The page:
President Joe Biden isn’t likely to host foreign leaders at the White House for “a couple of months,” White House press secretary Jen Psaki said Tuesday.
“I would anticipate for all of you that it will be a couple of months before the president has an in-person or invites a foreign leader to meet in person here at the White House,” Psaki told reporters during a press briefing.
She made the remarks in response to a question about whether Biden will soon meet with Canadian Prime Minister Justin Trudeau, who was the first foreign leader to be phoned by the president.
Trudeau’s office said in a readout of their Jan. 22 call that the pair had agreed “to meet next month.”
“You can meet over video, as we all know. I don’t have any timeline of a meeting to convey or to confirm for you,” Psaki responded.
Although the president has telephoned a number of foreign leaders since he was sworn in on Jan. 20, he is yet to meet in-person with any of them, due to the ongoing CCP (Chinese Communist Party) virus pandemic and travel restrictions in place to curb the transmission of COVID-19, the disease caused by the virus.
The president has yet to travel abroad, and the White House hasn’t indicated when he might do so.
Among others, Biden has also spoken over the phone with British Prime Minister Boris Johnson to discuss potentially forging a new U.S.-Britain trade deal, and Mexican President Andrés Manuel López Obrador on immigration issues.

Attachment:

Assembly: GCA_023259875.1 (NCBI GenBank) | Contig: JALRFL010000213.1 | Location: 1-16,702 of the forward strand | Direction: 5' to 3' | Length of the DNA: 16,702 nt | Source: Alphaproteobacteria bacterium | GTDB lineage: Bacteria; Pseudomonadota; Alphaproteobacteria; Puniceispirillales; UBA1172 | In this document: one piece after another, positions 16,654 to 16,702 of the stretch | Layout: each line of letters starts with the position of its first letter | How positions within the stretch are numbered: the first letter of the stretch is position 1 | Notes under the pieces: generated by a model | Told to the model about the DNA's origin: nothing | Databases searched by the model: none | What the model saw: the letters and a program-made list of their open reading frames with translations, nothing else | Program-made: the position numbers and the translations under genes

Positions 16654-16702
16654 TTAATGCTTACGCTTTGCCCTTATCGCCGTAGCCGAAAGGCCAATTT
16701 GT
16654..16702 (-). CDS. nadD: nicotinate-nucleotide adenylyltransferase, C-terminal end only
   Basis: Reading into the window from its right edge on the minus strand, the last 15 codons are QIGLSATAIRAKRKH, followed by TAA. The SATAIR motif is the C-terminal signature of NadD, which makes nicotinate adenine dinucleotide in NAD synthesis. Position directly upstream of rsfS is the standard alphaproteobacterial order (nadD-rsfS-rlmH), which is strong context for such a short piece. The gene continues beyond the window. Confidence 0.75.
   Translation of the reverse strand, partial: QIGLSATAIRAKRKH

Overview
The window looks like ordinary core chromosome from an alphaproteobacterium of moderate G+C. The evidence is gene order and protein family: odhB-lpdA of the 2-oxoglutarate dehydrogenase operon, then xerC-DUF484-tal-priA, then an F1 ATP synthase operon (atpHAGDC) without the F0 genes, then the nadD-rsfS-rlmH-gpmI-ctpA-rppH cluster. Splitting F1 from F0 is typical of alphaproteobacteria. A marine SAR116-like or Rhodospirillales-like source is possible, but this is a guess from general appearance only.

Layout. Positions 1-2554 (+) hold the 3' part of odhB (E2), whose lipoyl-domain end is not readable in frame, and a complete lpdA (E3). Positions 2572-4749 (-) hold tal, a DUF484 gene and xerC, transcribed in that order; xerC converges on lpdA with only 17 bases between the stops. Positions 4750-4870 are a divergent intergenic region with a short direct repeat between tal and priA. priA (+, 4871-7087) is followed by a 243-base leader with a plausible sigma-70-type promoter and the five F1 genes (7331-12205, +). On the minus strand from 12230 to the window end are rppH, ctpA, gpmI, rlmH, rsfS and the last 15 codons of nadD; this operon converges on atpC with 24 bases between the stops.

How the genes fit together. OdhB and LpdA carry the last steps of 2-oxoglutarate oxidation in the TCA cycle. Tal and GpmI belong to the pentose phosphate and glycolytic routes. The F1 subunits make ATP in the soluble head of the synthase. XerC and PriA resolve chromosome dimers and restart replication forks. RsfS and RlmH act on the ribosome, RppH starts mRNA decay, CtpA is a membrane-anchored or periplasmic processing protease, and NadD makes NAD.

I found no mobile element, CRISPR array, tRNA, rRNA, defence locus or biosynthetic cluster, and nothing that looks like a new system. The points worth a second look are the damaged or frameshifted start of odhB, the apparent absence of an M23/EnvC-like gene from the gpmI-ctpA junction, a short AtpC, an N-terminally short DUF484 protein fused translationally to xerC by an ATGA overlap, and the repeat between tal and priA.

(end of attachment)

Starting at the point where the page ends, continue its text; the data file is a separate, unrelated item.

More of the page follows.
Biden has also telephoned the leaders of the Australia, China, Germany, India, Japan, Russia, and South Korea.
He has faced scrutiny for not yet speaking with Israeli Prime Minister Benjamin Netanyahu. However, Psaki told reporters Tuesday that a call would take place “soon,” and that Israel is an “ally” to the United States.
Vice President Kamala Harris on Monday spoke with French President Emmanuel Macron—her second call with a foreign leader. Biden and Macron spoke on Jan. 24.
According to a readout of the call from her office, she expressed to Macron “her commitment to strengthening bilateral ties between the United States and France and to revitalizing the transatlantic alliance.”
The pair “agreed on the need for close bilateral and multilateral cooperation to address COVID-19, climate change, and support democracy at home and around the world.”
Psaki has also said talks are underway on holding the presidential State of the Union address to a packed joint session of Congress. It will “obviously will look different” due to COVID-19 restrictions, she said.